Robert Fisher ’79 spent two days lobbying on Capital Hill for musician’s rights! In this post, he will talk about day one on the hill!

Wednesday April 25, 2012 – Washington, D.C.

Arrive at the Liasion Hotel for Party check in:

I flew into Reagan International Airport on Saturday, April 21st from Los Angeles to meet my daughter, Toni Fisher, (originally from Los Angeles and currently singing in a band in Washington called the Rites of Ash). We both felt at home at the Grammy on the Hill awards party in the heart of Washington, D.C. Many familiar faces from the LA chapter made us feel like we were in good company including Marty Kraft, Kelly Milionis, Linda Mensch, and Neil Portnow, President of the National Academy of the Recording Arts and Sciences (NARAS), whom attends consistently every year. Toni and I quickly took some touristy shots of us in front of the Capital lawn before the sun went down. We took a quick peek of the awards banquet ballroom with all its decorated purple glitter and tinsel.


Toni and I arrived at the check-in tables and were greeted by photographers eager to find out who was arriving at this year’s stellar Grammy event coordinated by Crystal Hypolite. We then proceeded inside the reception party in the Art and Soul Lounge that quickly started to fill up with artists and guests.  I always look forward to meeting old friends from past Grammy on the Hill Lobbying events, but it’s equally exciting to meet new faces that are there to make a difference by being a true American activist, some whom were experiencing the calling for the very first time. It is so patriotic to get involved with the political process and actually physically make a difference by talking directly to a Senator in their office. You walk away feeling like, “I no longer have anything to complain about,“ because you can do something about it!  We are actually getting American musicians voices heard by going directly to the politicians. We celebrated victorious that night before we even walked up the hill. We had lots of faith in our past work because this time around Capital Hill was waiting for us! We just had to show up. We were so grateful for all the overwhelming support we get from the Hill. That night we had a chance to award the front line advocates for musicians performance rights like Congressman Henry Berman and also John Mayer for his work with the returning care for U.S. soldiers.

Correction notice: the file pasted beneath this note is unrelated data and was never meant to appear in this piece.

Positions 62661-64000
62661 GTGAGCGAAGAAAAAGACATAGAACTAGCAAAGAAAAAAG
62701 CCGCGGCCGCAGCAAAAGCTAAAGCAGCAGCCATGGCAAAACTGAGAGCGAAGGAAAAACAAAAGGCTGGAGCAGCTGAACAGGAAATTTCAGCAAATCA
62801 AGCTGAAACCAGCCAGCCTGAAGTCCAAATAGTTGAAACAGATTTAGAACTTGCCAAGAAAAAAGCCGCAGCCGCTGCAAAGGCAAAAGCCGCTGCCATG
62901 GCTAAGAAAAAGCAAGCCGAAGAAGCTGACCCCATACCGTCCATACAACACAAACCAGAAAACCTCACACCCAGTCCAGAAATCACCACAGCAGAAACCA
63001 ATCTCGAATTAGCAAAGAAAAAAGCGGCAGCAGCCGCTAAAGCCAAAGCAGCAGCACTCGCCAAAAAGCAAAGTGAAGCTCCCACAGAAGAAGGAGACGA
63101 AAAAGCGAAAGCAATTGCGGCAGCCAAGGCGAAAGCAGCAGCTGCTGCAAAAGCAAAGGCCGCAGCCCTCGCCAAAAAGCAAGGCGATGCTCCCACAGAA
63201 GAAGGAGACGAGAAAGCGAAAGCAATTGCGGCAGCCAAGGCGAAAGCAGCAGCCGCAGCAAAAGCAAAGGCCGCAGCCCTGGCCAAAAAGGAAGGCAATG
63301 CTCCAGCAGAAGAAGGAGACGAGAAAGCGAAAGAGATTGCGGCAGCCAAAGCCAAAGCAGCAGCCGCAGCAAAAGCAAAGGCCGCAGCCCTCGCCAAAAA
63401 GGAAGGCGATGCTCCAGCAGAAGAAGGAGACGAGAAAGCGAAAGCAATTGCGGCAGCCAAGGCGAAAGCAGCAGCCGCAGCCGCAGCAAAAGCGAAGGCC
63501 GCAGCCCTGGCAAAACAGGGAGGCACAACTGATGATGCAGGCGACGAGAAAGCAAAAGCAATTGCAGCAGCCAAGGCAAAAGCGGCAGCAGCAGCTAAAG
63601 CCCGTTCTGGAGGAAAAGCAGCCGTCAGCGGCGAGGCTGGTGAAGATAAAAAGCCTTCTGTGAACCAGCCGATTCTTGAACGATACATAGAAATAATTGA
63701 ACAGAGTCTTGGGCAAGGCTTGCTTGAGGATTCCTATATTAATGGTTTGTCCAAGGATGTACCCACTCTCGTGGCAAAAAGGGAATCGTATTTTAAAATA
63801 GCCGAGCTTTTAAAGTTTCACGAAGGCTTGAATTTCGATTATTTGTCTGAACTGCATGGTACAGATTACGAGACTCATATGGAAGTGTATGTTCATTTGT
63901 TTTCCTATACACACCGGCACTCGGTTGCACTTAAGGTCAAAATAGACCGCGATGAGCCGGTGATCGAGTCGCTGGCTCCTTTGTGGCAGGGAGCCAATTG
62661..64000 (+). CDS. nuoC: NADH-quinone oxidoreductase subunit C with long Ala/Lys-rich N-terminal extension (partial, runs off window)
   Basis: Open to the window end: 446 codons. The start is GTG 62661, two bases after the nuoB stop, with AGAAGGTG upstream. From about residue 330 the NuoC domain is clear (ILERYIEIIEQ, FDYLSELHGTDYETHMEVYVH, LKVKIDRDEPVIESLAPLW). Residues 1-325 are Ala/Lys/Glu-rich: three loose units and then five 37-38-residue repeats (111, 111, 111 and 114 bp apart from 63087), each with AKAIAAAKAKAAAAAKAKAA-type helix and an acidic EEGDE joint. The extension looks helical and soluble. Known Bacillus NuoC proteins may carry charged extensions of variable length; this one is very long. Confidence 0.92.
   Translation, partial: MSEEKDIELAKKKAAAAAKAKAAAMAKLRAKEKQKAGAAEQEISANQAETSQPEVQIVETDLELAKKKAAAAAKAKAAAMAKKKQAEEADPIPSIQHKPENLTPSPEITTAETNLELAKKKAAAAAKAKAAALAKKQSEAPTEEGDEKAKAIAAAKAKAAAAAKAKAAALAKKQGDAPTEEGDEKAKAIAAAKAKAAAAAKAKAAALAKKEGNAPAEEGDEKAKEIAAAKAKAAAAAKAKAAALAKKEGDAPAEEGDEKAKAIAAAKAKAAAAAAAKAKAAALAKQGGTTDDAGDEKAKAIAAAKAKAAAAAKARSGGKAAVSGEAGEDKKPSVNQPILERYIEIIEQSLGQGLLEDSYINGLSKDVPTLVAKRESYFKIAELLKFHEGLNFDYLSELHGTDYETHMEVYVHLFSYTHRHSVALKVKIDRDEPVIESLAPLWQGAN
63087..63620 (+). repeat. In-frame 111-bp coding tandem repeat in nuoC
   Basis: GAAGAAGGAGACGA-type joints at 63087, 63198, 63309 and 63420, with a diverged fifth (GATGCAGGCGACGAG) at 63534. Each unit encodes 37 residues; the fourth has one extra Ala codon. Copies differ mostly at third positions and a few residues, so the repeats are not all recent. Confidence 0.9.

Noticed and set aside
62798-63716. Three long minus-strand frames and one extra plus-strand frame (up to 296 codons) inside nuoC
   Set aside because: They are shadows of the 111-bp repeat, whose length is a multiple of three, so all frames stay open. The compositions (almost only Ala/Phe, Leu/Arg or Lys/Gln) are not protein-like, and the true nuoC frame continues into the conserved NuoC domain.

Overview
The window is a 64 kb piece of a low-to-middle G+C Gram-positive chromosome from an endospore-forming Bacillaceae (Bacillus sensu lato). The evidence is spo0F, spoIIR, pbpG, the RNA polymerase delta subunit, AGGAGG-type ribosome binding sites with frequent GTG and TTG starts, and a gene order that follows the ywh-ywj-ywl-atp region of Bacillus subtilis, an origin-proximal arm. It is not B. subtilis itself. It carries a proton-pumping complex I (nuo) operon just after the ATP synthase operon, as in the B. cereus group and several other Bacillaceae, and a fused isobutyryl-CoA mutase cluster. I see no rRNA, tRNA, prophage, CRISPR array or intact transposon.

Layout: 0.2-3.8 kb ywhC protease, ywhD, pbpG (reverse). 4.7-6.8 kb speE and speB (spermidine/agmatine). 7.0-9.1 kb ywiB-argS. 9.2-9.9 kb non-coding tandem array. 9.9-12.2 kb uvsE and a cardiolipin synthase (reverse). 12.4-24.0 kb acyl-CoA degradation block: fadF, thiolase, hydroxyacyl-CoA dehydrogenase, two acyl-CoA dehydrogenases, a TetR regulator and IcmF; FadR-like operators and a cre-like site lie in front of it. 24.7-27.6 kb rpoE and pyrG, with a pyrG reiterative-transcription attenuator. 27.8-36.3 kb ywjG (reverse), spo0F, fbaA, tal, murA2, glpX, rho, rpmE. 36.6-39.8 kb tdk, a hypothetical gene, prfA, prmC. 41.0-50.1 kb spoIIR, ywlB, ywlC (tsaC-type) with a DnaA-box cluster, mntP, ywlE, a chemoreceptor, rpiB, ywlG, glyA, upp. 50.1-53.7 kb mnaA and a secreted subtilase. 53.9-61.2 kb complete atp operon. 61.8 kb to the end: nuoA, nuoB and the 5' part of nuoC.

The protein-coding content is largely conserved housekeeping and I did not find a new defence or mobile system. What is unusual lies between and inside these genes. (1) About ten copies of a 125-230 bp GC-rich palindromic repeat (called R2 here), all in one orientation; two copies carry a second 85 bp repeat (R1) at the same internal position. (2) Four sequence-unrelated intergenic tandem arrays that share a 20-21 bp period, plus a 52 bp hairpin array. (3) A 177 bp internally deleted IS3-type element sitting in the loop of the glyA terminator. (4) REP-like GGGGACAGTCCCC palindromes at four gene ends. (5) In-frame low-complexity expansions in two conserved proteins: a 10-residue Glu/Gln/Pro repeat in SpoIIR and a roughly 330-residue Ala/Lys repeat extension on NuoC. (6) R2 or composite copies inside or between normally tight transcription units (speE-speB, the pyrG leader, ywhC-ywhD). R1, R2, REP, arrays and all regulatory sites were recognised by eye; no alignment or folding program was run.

8:10 pm

Luke Russert (son of late Tim Russert) Master of Ceremonies took the podium and introduced the key note speakers, Secretary of Health and Human Services, Kathleen Sebelius, Neil Portnow (NARAS), Pat Collins (SESAC), Daryl P. Friedman, Chief Advocacy and Industry Relations Officer of the Recording Academy (Organizer), and DJ and advocate Jimmy Jam. Guitarist Rick Nielson of Cheap Trick opened the event with a melody and chordal version of our National Anthem that was a solo instrumental.


Awards presented to Congressman Howard Berman and finally John Mayer who spoke so eloquently on how he helps returning soldiers adjust to civilian life after combat (post combat traumatic stress syndrome) PTSD experiences. John says it helps to ask soldiers about their experiences and just listen. “Yellow ribbons for returning veterans are just IOU’s to help our veterans adjust to civilian life once they return home”


Senator Orrin Hatch surprised all of us with a song he had co-written with a songwriting team about his beloved State of Utah. The song was performed live on stage for the Grammy on the Hill audience and was received with a heartfelt emotional response. The Senator stood up and acknowledged the warm reception of his own music with a standing ovation for “High Country”.


Then the explosive musical fireworks were delivered on stage with blues guitar icon (who will always be John Mayer’s and any musicians mentor) the great Buddy Guy rocked Capital Hill at night! Whether you are Democrat or Republican, music always melts the hearts with the labor of its love. John Mayer then joined forces with Buddy and musical history was created in front of our ears. To hear those two musical geniuses exchanging blues guitar lead licks as if they were having a conversation was extraordinary. Every Congressman and Senator we met during the evening’s afterglow and at the next day Capital Hill meetings and speeches, all opened with a musical appreciate for Buddy and John’s performance.

*As a side note and behind the scenes to all the festivities, my daughter and I videotaped a cover song of Jewel’s “You Were Meant for Me” on Monday at the Rites of Ash recording studio in Annandale, VA. Posted on YouTube Tuesday and went viral by Wednesday night. By Thursday morning it doubled in hits. It was quite the buzz last night and again at the breakfast tables this morning with the Grammy on the Hill participants. Big surprise for all of us!